Gauntlet of Ire Review
Some people may balk at challenging video games, while others may look to test their might. KillerPokeGames’ Gauntlet of Ire and its 35 trials will certainly put your skills to the test, but is this an entertaining title as well?
Gauntlet of Ire Review
If somebody was to go into Gauntlet of Ire blind, they might be led to believe that this is a carefree romp full of bright colors, lighthearted piano music, and a casual atmosphere.
Nothing could be further from the truth.
The objective of the game is simple – get your rolling ball to the end of each stage without flying off the edge or breaking it. However, this is far easier said than done. The first level (dubbed “Idiot Proof”) is a straightforward affair that requires you to jump from platform to platform. However, from there on out, there is a different gimmick for each level. Some may turn the world into Dragon Ball Z’s Snake Way, while others like the Spaceballs tribute “Going Plaid” will have you traveling ludicrous speed. This also extends to the level layouts as well – one may have you navigating things from a top-down perspective, while another may throw everything in reverse after a while. Though the game does not always play fair, it keeps things refreshing.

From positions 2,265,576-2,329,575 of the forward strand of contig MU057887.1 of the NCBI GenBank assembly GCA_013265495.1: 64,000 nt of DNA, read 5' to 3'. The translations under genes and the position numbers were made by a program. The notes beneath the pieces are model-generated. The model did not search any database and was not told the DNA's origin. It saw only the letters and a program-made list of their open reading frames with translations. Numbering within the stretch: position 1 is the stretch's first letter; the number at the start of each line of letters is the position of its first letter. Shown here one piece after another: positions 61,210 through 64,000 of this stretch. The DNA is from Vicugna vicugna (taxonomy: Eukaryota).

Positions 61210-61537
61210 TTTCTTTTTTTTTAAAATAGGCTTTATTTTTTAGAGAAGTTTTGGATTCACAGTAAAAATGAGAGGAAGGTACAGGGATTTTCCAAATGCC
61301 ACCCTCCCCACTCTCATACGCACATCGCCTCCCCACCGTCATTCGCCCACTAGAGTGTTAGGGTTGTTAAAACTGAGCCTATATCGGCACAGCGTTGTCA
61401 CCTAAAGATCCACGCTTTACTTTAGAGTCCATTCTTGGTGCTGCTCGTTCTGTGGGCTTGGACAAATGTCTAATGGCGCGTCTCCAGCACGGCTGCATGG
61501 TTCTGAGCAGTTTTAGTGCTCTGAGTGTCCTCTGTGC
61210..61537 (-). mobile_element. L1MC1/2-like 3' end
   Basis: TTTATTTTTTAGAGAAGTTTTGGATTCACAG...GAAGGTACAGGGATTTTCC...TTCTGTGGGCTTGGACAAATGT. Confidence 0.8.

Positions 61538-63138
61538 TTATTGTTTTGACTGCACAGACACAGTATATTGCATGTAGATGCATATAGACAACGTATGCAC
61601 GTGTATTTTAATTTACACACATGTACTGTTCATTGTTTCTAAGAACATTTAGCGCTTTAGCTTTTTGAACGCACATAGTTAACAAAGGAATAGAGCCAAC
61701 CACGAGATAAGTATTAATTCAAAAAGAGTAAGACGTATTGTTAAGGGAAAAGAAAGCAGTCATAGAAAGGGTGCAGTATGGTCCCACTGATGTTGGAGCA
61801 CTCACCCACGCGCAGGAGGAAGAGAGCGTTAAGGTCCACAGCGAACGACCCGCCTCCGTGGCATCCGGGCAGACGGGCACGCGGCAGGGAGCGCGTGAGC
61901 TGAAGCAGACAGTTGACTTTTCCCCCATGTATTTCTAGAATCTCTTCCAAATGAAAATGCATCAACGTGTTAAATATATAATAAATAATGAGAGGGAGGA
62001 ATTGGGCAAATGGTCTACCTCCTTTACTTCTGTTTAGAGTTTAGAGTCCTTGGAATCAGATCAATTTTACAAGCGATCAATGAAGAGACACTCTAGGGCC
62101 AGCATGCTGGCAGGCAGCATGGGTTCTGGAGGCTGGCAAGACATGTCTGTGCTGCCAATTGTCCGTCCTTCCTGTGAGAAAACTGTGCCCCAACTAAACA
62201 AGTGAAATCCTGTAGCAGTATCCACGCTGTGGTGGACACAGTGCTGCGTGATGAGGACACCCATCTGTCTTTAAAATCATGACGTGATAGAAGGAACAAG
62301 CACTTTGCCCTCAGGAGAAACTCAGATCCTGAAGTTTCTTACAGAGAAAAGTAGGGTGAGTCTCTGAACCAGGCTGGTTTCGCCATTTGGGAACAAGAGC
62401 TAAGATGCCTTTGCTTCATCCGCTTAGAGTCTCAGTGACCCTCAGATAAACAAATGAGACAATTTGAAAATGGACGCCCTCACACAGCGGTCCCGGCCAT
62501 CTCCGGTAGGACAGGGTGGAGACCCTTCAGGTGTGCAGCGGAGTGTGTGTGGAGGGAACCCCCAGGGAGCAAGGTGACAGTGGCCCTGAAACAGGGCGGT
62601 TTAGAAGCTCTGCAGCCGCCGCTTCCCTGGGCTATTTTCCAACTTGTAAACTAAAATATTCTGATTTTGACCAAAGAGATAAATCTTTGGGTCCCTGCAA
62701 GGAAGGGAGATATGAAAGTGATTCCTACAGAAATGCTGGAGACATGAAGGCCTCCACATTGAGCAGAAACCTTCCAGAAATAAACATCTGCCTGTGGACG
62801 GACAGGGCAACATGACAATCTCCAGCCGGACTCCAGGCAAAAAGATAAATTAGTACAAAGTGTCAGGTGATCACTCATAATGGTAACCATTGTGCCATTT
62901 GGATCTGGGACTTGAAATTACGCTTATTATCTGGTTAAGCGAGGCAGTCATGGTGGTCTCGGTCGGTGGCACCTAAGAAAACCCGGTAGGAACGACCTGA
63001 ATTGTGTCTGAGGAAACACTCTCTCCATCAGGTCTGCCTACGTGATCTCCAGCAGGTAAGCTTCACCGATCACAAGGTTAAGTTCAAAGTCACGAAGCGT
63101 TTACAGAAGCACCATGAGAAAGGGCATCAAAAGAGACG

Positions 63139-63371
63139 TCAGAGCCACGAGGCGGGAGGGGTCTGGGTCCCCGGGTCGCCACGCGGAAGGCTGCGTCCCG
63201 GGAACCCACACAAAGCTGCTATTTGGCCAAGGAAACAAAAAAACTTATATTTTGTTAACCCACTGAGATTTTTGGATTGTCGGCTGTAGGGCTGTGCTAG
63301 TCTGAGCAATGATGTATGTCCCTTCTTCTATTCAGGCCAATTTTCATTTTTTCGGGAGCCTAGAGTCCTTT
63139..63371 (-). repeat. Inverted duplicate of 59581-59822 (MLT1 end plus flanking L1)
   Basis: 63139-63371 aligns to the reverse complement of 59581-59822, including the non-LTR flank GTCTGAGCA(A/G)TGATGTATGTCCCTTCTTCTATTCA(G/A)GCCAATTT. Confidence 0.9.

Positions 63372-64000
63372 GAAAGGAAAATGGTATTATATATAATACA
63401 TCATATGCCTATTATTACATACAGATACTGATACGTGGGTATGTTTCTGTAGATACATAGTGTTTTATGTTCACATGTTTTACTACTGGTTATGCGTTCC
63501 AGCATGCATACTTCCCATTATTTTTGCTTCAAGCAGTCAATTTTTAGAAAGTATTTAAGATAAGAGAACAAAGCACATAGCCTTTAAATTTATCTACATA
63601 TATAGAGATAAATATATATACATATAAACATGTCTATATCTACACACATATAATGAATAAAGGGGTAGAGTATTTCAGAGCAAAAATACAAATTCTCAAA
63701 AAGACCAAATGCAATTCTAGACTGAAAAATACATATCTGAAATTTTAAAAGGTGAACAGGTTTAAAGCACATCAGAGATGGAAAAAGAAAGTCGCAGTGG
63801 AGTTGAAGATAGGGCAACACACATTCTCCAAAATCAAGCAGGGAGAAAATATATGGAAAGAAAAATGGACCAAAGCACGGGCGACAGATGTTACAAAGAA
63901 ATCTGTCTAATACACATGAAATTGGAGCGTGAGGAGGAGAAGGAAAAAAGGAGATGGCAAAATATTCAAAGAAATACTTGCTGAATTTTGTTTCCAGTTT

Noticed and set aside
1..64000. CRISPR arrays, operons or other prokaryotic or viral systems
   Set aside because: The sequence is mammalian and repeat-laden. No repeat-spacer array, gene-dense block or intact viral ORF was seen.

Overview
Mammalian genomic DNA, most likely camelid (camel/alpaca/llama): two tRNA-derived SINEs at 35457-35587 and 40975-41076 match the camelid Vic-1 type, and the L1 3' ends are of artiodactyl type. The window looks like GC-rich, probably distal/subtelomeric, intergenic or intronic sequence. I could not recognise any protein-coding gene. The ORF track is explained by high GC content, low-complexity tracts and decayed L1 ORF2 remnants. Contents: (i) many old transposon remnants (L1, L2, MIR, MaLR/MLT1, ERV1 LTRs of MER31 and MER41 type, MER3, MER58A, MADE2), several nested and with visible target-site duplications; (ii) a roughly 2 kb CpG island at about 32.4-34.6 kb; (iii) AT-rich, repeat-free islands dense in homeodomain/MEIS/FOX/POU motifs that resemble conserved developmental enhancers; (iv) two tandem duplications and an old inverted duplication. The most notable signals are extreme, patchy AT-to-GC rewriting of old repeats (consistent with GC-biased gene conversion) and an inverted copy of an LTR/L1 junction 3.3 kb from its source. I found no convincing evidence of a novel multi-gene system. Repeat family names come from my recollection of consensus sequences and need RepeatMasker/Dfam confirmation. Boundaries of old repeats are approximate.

Players can navigate each stage using the arrow keys and the space button to jump. It might seem simple at first, but a firm understanding of the games’ physics and a decent sense of depth perception are crucial to make it past the early stages. Holding down the space bar may make your ball slowly rise in the air, but the speed going down is much faster. In addition, it is possible to hit the side of certain platforms (called “donging”), which affects the momentum as well. It admittedly takes some getting used to, as the platforming is not as precise as you’d expect. However, those that overcome the difficulty curve will enjoy mastering Gauntlet of Ire’s system.
To make things easier, there is an Easy Mode with checkpoints and the ability to play every stage from the get-go. Those looking for 100% completion though will have to play on Hard Mode, which has no checkpoints – no small feat. In addition, each stage is based on a three-star system, with stars awarded for completing the stage, completing the stage in under 20 seconds, and hitting every last platform of a stage. The latter is a Herculean task – if you are one of the talented folks that can get three stars on every level, we owe you a beer.
However, the less talented among us will have to deal with Gauntlet of Ire’s endless ribbing. The running death tally is just the start – the game will stack hot dogs on your ball, tell you that your soulmate doesn’t love you, and countless other ways to take you out of the zone. The game has Twitch integration too, so the masochistic among us can share their roasting with the world.
Gauntlet of Ire is an absolutely unforgiving game, but it’s one that is full of creativity. Those that can overcome its impossibly steep difficulty curve and floaty physics will find a meaty adventure that provides a nice, healthy challenge.